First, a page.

- ESPINOZA GOES WITH THE FLOW FOR TRIPLE
- ZINVOR SHARP FOR RICH SNOW CHIEF STAKES
- FILLY MAKES SANTA ANITA DEBUT IN MELAIR
- GOING SOMEWHERE HAS SOMEWHERE TO GO
- TEXAS RED WORKING TOWARDS HIS COMEBACK
ESPINOZA CONFIDENT IN TRIPLE CROWN PURSUIT
Victor Espinoza leaves on Monday, June 1, for New York and what he hopes is a date
with destiny when he pursues the Triple Crown aboard American Pharoah in the Belmont Stakes on June 6.
This will mark the second time in two years and the third time in his career he will try for the elusive Triple, having missed out on War Emblem in 2002 and California Chrome last year.
Usually readily accessible, this time around the indefatigable rider is attempting to maintain a relatively low profile with PR functions and accommodating the media, focusing as he should on the target at hand, winning the Triple Crown, which has not been won since 1978.
“Yesterday,” Victor said at Clockers’ Corner Friday morning, “I did so many interviews, I was tired.”
Espinoza and his agent, Brian Beach, will make certain Victor is a “fresh horse” going
into the Belmont, leaving that same objective for American Pharoah up to the colt’s trainer, Bob Baffert, who will be seeking the Triple Crown for the fourth time. He came close with War Emblem, Silver Charm (1997) and Real Quiet (1998).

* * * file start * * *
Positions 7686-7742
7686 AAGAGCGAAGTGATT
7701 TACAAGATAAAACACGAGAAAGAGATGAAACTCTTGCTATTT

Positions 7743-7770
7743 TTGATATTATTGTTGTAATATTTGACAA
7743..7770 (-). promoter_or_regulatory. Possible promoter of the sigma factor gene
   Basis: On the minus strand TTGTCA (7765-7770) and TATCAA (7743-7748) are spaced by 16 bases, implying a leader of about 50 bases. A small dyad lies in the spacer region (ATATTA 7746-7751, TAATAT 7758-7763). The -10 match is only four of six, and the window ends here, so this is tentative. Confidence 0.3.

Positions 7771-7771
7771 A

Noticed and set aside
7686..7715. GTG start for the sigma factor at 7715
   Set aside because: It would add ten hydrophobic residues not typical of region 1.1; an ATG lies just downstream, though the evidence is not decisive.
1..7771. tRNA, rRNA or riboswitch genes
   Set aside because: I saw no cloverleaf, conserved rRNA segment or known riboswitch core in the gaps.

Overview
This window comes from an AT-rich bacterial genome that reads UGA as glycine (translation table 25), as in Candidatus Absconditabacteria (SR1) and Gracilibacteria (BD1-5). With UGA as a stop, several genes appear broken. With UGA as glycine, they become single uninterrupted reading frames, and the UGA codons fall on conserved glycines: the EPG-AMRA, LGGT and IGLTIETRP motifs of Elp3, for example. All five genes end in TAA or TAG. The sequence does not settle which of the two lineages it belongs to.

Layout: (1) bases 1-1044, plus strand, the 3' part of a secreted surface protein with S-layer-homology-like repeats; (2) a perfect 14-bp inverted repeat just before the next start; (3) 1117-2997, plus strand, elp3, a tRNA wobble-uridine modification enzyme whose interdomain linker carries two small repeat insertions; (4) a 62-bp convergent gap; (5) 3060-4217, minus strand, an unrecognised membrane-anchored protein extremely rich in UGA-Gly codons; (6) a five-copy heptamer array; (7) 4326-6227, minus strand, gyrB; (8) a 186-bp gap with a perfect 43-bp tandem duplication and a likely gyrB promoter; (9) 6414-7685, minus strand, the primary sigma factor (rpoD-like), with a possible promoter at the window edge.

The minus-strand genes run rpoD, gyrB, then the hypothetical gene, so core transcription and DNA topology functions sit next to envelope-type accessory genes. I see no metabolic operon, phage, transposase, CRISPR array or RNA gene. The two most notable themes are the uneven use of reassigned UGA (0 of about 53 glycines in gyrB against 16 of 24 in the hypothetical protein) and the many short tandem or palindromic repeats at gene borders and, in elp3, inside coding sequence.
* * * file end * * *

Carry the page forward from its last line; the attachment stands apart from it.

Told American Pharoah looked like he was floating over Pimlico’s inundated sloppy track en route to his seven-length romp in the Preakness last Saturday, Victor was quick to respond. “Me too,” he said, laughing. “I was floating, too. My boots were full of water.
“It’s amazing how life is. I never thought I would win three Kentucky Derbies. After I won the first (on War Emblem in 2002), four or five years went by and I never dreamed I’d go back again, and then last year here comes California Chrome, the favorite for the Kentucky Derby, who won by daylight and came very close to winning the Triple Crown.
“Now we’re in position to do it again in a back-to-back situation with an amazing horse like American Pharoah. But let me tell you about the Preakness. I never rode a horse in my life in so much rain. That was my first time.
“But it was fun. Pharoah handled it very well. I was more concerned about the horse but he ran an unbelievable race and I’m here again. You never know what lies ahead or what the future holds.
“But I never get too caught up in the moment. I just keep working on my career, doing things normally, taking it one day at a time.”
As to the Belmont, Espinoza understandably feels “confident” about American Pharoah.
“I can’t look back and worry about the two times I lost the Belmont,” Espinoza said. “When I rode War Emblem, he stumbled really bad at the start and that was it. My chance was gone right away.